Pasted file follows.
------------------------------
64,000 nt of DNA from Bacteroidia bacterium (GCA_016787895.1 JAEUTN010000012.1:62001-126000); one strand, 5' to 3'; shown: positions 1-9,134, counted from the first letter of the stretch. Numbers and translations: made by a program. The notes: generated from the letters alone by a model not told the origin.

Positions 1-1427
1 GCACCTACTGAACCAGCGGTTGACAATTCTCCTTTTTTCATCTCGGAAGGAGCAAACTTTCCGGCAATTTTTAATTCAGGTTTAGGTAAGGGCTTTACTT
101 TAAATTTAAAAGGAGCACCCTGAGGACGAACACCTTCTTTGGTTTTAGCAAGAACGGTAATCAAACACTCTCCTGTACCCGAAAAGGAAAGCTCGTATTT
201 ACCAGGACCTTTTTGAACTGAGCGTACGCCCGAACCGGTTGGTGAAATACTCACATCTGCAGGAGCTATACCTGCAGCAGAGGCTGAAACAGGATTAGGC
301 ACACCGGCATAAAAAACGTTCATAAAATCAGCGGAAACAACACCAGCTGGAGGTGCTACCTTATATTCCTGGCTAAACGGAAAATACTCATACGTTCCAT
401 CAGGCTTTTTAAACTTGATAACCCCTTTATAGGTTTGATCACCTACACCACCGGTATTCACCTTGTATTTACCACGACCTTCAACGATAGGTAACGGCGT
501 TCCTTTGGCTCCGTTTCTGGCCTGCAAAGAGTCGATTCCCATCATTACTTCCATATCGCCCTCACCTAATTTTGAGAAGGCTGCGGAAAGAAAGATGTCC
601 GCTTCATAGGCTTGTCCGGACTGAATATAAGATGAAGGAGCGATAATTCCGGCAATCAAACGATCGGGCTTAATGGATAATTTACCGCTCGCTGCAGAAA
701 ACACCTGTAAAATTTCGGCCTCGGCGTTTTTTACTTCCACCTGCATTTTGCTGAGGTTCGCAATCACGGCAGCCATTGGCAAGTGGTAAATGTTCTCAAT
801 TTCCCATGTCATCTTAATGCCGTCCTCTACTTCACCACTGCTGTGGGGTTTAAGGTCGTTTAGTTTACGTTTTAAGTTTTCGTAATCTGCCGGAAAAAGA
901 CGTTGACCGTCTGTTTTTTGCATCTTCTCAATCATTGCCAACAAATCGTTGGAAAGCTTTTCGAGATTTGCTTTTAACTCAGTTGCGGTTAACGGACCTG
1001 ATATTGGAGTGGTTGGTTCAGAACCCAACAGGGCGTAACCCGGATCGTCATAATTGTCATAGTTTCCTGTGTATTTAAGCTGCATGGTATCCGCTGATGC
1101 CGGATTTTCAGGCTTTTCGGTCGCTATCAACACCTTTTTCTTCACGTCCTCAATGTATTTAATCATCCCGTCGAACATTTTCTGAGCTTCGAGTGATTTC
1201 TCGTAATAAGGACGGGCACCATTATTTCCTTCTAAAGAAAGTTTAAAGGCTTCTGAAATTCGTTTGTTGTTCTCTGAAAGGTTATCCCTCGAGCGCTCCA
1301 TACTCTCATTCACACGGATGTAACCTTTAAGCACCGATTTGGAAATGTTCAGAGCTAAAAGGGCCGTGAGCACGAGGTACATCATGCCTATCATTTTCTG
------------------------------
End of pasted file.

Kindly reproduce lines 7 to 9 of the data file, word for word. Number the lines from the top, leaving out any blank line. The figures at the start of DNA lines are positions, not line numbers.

401 CAGGCTTTTTAAACTTGATAACCCCTTTATAGGTTTGATCACCTACACCACCGGTATTCACCTTGTATTTACCACGACCTTCAACGATAGGTAACGGCGT
501 TCCTTTGGCTCCGTTTCTGGCCTGCAAAGAGTCGATTCCCATCATTACTTCCATATCGCCCTCACCTAATTTTGAGAAGGCTGCGGAAAGAAAGATGTCC
601 GCTTCATAGGCTTGTCCGGACTGAATATAAGATGAAGGAGCGATAATTCCGGCAATCAAACGATCGGGCTTAATGGATAATTTACCGCTCGCTGCAGAAA